Strolling down memory lane isn’t that much of a bad idea when you have negotiated a hurdle every year and a little unsteadily skip over the 83rd one. Anyway it’s not all that bad for the young man who grew in years and wonders how the heck it happened. Truthfully, it just happened gracefully. Taking everything as it comes pays dividends. Anyway, with all the skids, scrapes, narrow shaves, fun and frolic not forgetting the heartburns and aches, so far so good. But will it last? Don’t bet on it. “You’re telling me.”
Everything went well till somewhere in early 1942. I underwent orthopaedic surgery and returned home in two weeks. We were living in Darlington Gardens adjoining the Benedictine new grounds in Kotahena. There were four identical houses in a row. Fairly large. We lived in one. The college grounds and the four houses were commandeered for war use. We were given twenty-four hours to quit. My Pa was stickler to rules. So! We quit.

This is exactly how they commandeered our house.

I was seated all alone, My Ma, Pa and brothers had gone out. My leg was encased up to my knee in a Plaster of Paris cast. It was lying on a chair in front of me when the war department barged in. A Suddha officer with a crown on each epaulet. Another young British officer and a brown Burgher sergeant. I had a good training about war details. A relation of ours deserted and sought refuge in our house. He was a bombardier in the C. G. A. I knew more about war and tactics. The whole works. I was good as nine-year-old five-star general. I am a nine- year-old annoyer. The Major looked at me in a peculiar way and I reciprocated with one of my war path grins. With that grin even St. Peter would lose all the Pete in Peter. Now he looked at me as if I was Tarzan’s ape. He blasted an order. “Ask this grinning impetuous little puppet where his parents are.”  “Sergeant! That’s an order!”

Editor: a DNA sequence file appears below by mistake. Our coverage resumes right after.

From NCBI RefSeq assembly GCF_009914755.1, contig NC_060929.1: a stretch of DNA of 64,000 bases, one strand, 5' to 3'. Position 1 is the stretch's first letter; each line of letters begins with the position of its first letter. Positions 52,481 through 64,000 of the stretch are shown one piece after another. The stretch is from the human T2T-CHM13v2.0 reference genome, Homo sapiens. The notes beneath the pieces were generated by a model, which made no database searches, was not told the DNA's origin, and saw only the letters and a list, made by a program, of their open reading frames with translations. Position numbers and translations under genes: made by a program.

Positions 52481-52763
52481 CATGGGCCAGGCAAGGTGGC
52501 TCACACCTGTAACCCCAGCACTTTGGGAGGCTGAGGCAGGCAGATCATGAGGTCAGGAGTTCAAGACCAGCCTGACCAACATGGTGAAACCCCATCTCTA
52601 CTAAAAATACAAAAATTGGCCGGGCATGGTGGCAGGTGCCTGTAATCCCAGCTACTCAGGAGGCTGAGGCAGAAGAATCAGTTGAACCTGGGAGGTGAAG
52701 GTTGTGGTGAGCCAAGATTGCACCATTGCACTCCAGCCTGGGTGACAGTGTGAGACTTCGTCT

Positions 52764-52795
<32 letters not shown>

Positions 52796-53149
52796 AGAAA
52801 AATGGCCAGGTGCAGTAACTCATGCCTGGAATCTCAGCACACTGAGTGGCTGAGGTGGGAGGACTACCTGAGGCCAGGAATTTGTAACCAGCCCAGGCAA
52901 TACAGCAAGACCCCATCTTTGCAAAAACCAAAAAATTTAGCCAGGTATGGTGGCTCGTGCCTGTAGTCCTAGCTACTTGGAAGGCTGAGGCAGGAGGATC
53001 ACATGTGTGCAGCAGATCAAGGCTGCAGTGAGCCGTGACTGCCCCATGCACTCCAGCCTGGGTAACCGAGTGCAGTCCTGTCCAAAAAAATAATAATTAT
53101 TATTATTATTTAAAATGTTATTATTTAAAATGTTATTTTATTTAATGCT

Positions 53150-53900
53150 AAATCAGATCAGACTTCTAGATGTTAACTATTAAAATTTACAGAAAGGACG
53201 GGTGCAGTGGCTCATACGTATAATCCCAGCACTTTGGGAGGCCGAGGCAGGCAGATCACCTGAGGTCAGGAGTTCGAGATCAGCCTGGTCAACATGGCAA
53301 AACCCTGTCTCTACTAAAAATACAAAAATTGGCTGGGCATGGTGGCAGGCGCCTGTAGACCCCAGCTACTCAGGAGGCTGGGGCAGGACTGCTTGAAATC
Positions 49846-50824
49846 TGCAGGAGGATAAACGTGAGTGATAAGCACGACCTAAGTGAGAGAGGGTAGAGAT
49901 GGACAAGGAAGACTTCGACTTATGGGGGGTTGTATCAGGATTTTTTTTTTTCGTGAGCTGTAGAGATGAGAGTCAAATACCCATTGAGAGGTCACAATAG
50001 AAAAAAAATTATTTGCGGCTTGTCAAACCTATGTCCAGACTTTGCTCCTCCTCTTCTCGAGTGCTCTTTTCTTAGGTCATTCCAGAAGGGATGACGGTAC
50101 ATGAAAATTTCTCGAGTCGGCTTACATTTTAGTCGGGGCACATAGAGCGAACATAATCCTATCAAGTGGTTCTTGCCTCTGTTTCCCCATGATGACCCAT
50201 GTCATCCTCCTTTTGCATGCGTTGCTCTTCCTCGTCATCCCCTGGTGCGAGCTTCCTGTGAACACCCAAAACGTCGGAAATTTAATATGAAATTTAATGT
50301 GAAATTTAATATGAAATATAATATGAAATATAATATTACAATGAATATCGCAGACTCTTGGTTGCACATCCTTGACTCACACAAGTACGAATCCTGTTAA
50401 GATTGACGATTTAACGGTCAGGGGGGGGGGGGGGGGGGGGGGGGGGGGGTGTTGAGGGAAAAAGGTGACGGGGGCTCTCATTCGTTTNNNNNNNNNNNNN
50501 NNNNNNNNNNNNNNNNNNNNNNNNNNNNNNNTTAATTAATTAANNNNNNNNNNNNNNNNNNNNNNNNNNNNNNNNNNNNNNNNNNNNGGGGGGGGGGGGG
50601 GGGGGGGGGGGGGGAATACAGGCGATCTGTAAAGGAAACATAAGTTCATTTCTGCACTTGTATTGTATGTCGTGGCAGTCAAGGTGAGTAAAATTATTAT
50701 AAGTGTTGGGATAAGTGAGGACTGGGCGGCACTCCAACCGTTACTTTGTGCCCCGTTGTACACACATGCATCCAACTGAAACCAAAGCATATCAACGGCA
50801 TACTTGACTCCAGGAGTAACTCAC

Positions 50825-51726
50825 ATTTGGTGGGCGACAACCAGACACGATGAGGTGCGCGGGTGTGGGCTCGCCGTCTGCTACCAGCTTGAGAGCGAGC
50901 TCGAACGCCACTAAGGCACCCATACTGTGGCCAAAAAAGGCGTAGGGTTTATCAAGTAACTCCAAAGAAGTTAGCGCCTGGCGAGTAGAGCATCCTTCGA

The Sarge being a Burgher was certain by the look in my eyes and grin on my face that I was one of those incorrigibles. Looked me in the eye and winked. He bawled out in army style “Thaththa ko. Amma ko?” His wink gave me fillip. I being a mezzo soprano in the Colombo Chetty Christian Carols of Kotahena winked back and in highest octave I could muster, yelled back. “Thaththa no, Amma no.”

The major slammed both hands on ears and grimaced. He was emitting British Greek under camouflage. Not the local Greek that Ceylonese of all denominations use on their neighbours ad lib. The sarge could not help himself, he came out with a cacophonic guffaw and I followed suit with one of my soprano ones in crescendo. Now the major was livid. “What the hell’s so damn funny?” The major bawled out. The sarge regained his composure and replied in army lingo” Sir! the small boy, Sir! And his answer, Sir!” The major was foaming and frothing in rage that his face turned into an obnoxious colour that reminded me of Uru Peduru’s pork stall where he hangs his skin peeled hog’s legs painted in the swine’s own blood.

The colour took my mind back to what my big brother, the journalist once told me. He said. White folks an anaemic pale yellowish pink when born. White when growing up. Red when angry or our sun peels off their skin like our Uru Peduru does it. Blue when the female of the species kicks their undercarriages. Green with envy. Purple with rage and many more as the occasion arises. For the first time the young lieutenant put his tuppence in. ‘sir! The impertinent, impetuous, cocky little rascal isn’t he, Sir.” The sarge gave me the eye, smiled and turned away. The major added the coffin insult. “The grinning ape.”

Grinning I gave him a surprise that even his buddy Jock who helped him hold on to his hanger would bust his straps laughing. I learned a line from my second big brother who was itching to join the army. So, I let the major have both barrels without ever bothering pull the trigger. “Tut. Tut say what!” Jolly good. Thanks for the compliment. “Oh! Tarzan’s ape speaks.” The major said it in a sarcastic way. I said, “The next time you call me an ape I will tell Tarzan to strangle you with his span clothe.”

“What’s your father’s name?”

Mr. Cecil, and my mother’s name is Mrs. Cecil. “You are impertinent, insolent and simply terrible.” “And all that I am. And by the by. I am Ivan, you know what.” The young lefty was trying to hide his laughter. The Major said, “Oh no.” and I said, “Oh yes! Oh yes!  I am he.” Just then mother walked in and the major decided that one from the family was too much. He opened his brief case and handed the document. We found a house in Wellampitiya and shifted. A few weeks later when the Japs bombed us, I was an eyewitness to certain incidents which I could relate in its authenticity.